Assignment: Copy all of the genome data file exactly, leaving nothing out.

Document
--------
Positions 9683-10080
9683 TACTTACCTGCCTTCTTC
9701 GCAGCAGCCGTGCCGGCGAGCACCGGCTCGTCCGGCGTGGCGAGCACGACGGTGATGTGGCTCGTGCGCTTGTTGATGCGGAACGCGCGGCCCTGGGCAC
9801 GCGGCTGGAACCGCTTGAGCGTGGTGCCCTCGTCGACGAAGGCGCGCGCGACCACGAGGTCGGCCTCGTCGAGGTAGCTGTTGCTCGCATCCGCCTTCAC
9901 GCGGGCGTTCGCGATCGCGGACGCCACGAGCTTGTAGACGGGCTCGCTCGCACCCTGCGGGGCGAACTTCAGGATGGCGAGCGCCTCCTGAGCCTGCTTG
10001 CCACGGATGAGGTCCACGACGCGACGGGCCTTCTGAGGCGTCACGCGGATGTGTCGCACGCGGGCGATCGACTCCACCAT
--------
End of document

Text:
Positions 9683-10080
9683 TACTTACCTGCCTTCTTC
9701 GCAGCAGCCGTGCCGGCGAGCACCGGCTCGTCCGGCGTGGCGAGCACGACGGTGATGTGGCTCGTGCGCTTGTTGATGCGGAACGCGCGGCCCTGGGCAC
9801 GCGGCTGGAACCGCTTGAGCGTGGTGCCCTCGTCGACGAAGGCGCGCGCGACCACGAGGTCGGCCTCGTCGAGGTAGCTGTTGCTCGCATCCGCCTTCAC
9901 GCGGGCGTTCGCGATCGCGGACGCCACGAGCTTGTAGACGGGCTCGCTCGCACCCTGCGGGGCGAACTTCAGGATGGCGAGCGCCTCCTGAGCCTGCTTG
10001 CCACGGATGAGGTCCACGACGCGACGGGCCTTCTGAGGCGTCACGCGGATGTGTCGCACGCGGGCGATCGACTCCACCAT